Korea’s Double Jeopardy of Low Minimum Wage and High Prices

Article from SBS:

Grocery Shopping on Minimum Wage Bears an Empty Cart

This picture has been trending lately across the internet.

england min wage grocery

This is the result of grocery shopping with 23,000 won [20.87 U.S. Dollars], the amount of money one could earn from working two hours at minimum wage in Britain.

A wide range of food can be purchased, including 780 grams of pork neck, strawberries, tomatoes, mushrooms, and even milk.

What standard of food can be purchased on Korea’s hourly minimum wage of 5,580 won [5.05 U.S. Dollars]?

We took the 11,160 won yielded under the same assumption to the supermarket.


After purchasing 180 grams of pork neck that costs over 2,600 won per 100 grams, relatively cheap bananas and potatoes grown in the Philippines, ramyeon, and water, the bill already comes to around 11,000 won.

The difference between Britain’s shopping cart is immediately visible.

SBS News college reporter Kim Min-young, “You really can’t buy anything when trying to get groceries on the minimum wage. Not only is the wage low, but prices are high, leaving consumers feeling bitter.”

The SBS New Media Department’s News Team investigated shopping carts filled on minimum wage that were submitted by netizens from other countries.

From countries around 13,000 won like the Netherlands and Germany, to the U.S. and Japan with wages at 7,000-8,000 won, the contrast with Korea was still distinct.

When you factor in purchasing power, South Korea has a relatively low real minimum wage.

Kim Min-su, Head of the Youth Community Union, “Low income workers must feel a huge burden when trying to fill their refrigerators and cook for their families on this amount of money. The need for a large, adequate increase in the minimum wage is apparent.”

South Korea falls towards the bottom with the 17th lowest minimum wage when compared to the 25 OECD countries .

In minimum wage negotiations that started June 18th, workers are demanding a 10,000 won increase while employers are fighting to freeze the current wage.

The Minimum Wage Council is scheduled to decide next year’s minimum wage by June 29th.

Comments from Naver:


The government rolled out the coexistence reform policy without agreement from labor to increase employment by adding part-time jobs and wage peak jobs. They knew there was a problem with the consumer price index but just ignored it because it was low. They ignored the quality of jobs created despite President Park’s promises just so they could raise the employment rate. Despite the trillions of dollars large companies are rolling in, the government throws more money at them in the name of economic recovery while telling workers to tighten their belts. Plus Kim Moo-sung, a candidate for the next presidential election, says stupid things like dealing with corrupt employers or confronting bosses who don’t pay their employees is within the capacity of students working part-time jobs.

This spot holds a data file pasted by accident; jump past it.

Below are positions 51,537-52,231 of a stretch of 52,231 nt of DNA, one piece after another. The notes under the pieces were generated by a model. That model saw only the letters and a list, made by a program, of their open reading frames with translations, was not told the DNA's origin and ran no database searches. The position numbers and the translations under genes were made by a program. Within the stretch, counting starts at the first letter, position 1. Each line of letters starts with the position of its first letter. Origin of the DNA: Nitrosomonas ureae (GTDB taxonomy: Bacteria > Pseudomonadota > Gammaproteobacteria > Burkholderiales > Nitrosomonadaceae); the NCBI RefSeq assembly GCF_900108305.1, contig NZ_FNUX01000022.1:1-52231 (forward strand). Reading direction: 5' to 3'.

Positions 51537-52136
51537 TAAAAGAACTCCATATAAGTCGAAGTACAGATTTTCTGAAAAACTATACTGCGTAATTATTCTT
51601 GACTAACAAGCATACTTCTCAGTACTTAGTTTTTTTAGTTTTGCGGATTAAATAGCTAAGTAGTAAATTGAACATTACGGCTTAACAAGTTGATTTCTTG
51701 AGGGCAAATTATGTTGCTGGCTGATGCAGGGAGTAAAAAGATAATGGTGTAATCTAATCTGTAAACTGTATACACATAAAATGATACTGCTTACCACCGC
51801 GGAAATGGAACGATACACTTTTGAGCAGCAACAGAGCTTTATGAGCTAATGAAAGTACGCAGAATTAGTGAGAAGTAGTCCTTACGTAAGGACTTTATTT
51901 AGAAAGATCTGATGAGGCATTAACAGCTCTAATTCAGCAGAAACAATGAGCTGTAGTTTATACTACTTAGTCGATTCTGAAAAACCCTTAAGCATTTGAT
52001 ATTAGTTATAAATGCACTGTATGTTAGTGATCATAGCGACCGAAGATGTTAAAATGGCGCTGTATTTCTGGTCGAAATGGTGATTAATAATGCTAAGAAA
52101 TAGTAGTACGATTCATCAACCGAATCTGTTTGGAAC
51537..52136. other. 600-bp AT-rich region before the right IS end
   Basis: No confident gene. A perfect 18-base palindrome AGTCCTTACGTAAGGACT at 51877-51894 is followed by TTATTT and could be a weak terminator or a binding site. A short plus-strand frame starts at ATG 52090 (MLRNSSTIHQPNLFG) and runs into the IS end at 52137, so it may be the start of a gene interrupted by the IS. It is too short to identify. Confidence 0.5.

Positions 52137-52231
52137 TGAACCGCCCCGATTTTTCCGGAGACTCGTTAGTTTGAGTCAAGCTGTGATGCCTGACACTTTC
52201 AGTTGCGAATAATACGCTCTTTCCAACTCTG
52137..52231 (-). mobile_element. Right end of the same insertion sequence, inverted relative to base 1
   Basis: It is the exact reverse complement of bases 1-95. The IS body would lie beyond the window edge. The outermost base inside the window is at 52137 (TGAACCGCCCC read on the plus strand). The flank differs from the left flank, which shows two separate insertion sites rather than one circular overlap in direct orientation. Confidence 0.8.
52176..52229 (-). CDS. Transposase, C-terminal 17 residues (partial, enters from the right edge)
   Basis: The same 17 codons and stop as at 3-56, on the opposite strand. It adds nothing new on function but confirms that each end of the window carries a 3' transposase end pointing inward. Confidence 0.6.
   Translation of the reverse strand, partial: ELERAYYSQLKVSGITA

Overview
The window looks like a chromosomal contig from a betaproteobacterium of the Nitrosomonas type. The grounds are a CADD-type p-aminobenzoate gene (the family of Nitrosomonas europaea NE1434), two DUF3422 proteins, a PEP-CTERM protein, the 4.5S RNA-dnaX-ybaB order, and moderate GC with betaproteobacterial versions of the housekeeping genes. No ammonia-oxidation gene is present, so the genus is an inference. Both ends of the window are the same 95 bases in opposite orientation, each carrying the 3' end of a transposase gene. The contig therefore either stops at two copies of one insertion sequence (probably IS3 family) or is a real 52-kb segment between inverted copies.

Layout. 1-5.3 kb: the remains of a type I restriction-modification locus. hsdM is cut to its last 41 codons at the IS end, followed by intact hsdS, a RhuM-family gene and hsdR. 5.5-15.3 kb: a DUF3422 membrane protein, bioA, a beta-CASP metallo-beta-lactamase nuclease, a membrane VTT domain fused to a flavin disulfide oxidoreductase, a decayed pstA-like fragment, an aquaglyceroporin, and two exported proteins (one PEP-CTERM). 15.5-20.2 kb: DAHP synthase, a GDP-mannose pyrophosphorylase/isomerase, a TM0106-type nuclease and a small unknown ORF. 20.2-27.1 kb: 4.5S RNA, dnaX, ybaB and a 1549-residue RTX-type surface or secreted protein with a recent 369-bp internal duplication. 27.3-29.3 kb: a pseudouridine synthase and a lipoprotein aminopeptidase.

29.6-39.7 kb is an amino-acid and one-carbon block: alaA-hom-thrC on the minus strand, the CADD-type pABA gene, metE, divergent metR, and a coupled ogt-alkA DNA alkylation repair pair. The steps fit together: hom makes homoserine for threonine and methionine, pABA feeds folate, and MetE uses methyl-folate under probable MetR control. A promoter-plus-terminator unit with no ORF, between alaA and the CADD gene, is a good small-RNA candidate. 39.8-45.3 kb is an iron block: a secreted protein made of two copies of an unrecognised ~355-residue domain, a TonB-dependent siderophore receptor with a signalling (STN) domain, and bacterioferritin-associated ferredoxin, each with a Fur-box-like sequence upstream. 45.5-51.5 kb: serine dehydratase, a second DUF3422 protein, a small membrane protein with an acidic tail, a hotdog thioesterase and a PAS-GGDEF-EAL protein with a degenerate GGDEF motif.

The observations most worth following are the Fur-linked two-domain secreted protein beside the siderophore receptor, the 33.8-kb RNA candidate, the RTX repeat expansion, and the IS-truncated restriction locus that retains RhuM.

Think about the intensity of the work


Hell Korea indeed! This is how hell’s citizens live.


Noraebang “doumi” get 30,000 won an hour that’s too much investigate for price fixing.


Our country’s prices are too high… intermediaries between producers and consumers that jack up prices are thieves


I know because I lived abroad. The wages are twice that of Korea while the prices are similar.


The people who demand a wage freeze while the prices keep rising are just sitting around spewing nonsense.


Economic Deputy Prime Minister Choi Kyung-hwan said that if prices continued to stay low we’d have a crisis hahaha his salary of $90,000 a year is indeed a low, low price bahaha reality is outdoing even Gag Concert [popular sketch comedy show].


It’s really fascinating… Koreans seem to have the blood of slaves running through them. To the extent that it’s a miracle there haven’t been riots. When I looked at the comments last time, there was a convenience store worker making less than the minimum wage who was scared his store would go out of business hahaha


I don’t care if you lower consumer prices, raise wages, or lower housing prices, just do something~~ the problem is that consumer and housing prices keep going up while our spending money remains at a standstill, isn’t it


Korea has a weak minimum wage but the problem lies in prices… Today’s prices are outrageously expensive.. do we really think raising minimum wage will solve that? Prices will just rise proportionally lol


We need to lower prices keke


Wages are agonizing when compared to prices seriously


Most places don’t even pay the full minimum wage


That’s weird, didn’t the deputy prime minister say we were experiencing a price slump…

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  • 금정산